After learning of the story, in 1988 the BBC lured 'Nicky' to a taping of their show That's Life "under false pretences", and surprised him by reuniting him with a number of the children whose lives he had saved. Below you can find video of that moment.
Happy 106th good sir. A living example of how one person's actions can make an extraordinary difference - we can but only try to emulate his good works.
The release date has been set for Magicians of the Gods, the much-anticipated sequel to Graham Hancock's 1995 'alternative history' bestseller Fingerprints of the Gods - September 10 this year - and the book is now available for pre-order from Amazon US and
In a statement published at The Bookseller, Graham says:
When I published Fingerprints of the Gods in 1995 I didn’t expect the immensely enthusiastic public response to the book or the furious academic backlash that followed. Twenty years on, however, Fingerprints has weathered all attempts to ‘debunk’ it and powerful scientific evidence has emerged to support the case it makes for a great lost civilization destroyed by a global cataclysm at the end of the last Ice Age. It’s because this evidence is so compelling, and so new, with such revolutionary implications for our understanding of history, that I’ve written Magicians of the Gods.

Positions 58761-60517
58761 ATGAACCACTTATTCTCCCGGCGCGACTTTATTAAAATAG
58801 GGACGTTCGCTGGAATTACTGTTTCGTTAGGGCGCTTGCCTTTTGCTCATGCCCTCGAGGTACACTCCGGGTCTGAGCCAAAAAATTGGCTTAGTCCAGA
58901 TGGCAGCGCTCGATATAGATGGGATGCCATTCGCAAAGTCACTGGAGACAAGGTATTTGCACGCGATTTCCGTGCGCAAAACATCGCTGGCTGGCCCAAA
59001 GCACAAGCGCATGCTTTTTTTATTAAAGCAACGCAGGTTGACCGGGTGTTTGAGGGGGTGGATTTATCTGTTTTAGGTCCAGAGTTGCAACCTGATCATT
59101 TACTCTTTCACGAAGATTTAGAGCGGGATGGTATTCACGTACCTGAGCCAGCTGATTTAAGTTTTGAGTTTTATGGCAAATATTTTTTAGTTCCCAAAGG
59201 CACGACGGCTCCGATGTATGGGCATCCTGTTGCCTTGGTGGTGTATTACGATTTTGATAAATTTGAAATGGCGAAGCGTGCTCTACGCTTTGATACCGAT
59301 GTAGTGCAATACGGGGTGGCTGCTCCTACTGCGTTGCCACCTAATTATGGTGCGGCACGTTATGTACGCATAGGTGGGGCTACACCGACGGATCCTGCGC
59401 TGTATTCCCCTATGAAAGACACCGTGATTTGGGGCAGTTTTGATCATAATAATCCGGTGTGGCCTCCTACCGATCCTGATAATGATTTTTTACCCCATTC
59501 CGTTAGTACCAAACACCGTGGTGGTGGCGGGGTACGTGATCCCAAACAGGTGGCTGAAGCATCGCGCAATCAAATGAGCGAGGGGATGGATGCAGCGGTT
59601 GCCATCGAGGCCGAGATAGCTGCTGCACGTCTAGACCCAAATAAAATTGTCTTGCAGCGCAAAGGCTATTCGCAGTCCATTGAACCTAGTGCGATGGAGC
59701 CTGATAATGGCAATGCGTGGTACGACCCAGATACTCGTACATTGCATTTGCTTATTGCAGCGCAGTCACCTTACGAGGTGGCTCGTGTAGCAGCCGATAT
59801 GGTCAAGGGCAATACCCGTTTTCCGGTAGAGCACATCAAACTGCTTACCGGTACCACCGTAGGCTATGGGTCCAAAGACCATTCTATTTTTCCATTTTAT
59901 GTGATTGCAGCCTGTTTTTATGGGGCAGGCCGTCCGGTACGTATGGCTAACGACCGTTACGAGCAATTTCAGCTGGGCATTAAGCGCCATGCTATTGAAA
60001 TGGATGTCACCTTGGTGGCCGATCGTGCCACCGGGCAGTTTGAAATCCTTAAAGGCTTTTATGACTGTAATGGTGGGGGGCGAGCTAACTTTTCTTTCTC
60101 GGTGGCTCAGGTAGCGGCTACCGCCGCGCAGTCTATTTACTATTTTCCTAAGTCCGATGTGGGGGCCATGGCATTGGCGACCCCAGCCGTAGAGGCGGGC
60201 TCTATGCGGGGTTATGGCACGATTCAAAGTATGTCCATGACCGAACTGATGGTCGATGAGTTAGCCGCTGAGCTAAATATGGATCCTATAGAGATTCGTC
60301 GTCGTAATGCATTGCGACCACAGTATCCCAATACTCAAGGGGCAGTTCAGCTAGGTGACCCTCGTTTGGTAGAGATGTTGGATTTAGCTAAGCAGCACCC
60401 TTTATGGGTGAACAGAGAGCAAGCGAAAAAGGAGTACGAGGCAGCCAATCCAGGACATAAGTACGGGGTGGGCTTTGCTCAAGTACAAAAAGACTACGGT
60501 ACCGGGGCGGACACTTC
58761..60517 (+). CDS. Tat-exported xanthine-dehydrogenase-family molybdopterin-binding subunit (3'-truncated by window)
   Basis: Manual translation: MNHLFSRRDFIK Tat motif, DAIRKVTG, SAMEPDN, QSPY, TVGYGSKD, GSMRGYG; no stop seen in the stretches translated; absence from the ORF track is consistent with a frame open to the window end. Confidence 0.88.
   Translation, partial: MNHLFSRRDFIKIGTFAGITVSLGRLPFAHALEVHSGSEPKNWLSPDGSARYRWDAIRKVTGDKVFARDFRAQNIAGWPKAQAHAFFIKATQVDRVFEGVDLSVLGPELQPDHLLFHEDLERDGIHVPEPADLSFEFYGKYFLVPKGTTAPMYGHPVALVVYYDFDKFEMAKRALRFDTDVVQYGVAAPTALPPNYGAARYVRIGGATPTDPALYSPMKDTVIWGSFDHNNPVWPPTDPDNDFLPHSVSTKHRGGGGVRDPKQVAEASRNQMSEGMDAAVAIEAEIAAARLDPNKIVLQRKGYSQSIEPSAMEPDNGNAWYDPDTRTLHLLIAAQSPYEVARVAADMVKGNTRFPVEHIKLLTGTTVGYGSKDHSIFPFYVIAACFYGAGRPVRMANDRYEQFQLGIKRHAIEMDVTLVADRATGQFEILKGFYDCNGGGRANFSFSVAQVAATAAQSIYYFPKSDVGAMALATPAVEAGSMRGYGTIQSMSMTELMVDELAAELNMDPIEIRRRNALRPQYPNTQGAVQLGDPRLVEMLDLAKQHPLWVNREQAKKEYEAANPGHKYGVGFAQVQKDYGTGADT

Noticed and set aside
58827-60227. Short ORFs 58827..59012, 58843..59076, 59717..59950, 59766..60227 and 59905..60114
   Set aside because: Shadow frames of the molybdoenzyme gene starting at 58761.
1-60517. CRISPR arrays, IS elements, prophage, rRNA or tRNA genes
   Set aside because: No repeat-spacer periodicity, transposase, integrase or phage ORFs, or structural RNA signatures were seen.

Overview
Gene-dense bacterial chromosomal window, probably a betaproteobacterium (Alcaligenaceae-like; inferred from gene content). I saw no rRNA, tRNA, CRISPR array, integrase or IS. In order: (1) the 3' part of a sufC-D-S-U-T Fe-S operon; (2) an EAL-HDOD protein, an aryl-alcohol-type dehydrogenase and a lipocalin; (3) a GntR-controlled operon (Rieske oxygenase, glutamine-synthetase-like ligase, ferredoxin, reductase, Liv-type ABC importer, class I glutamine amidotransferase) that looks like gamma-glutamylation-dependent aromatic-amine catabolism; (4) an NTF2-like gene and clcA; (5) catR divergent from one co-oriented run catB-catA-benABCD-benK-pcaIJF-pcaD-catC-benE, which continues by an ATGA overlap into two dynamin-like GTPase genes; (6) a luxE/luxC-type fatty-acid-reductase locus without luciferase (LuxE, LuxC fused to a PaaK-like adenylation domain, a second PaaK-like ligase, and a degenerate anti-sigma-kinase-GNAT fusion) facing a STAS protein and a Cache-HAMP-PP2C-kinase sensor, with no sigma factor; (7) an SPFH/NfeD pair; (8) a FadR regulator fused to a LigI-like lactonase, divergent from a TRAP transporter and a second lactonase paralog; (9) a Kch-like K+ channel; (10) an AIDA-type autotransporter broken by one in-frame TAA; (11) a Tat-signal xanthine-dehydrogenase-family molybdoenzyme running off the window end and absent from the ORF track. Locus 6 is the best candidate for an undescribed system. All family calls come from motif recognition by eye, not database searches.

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Who needs HBO or Netflix when you can watch the great Zahi Hawass make a complete ass out of himself for free? In what for many alternative history buffs was going to be a more anticipated head-to-head encounter than next year's Batman vs. Superman, the former supremo of Egypt's Ministry of Antiquities had agreed on participating in a high-profile public debate with Graham Hancock, taking place on Wednesday this week at the Mena House Hotel in Egypt.
Alas, it was not to be, with Hawass going into meltdown before the debate even began. The cause? One single photograph of Robert Bauval - the man who put forward the Orion Correlation Theory about the Giza pyramids - included at the start of of Hancock's presentation. One mere glance at it was all it took for Dr. Hawass to go completely berzerk, start insulting Graham and his poor wife Santha, and storm out of the room!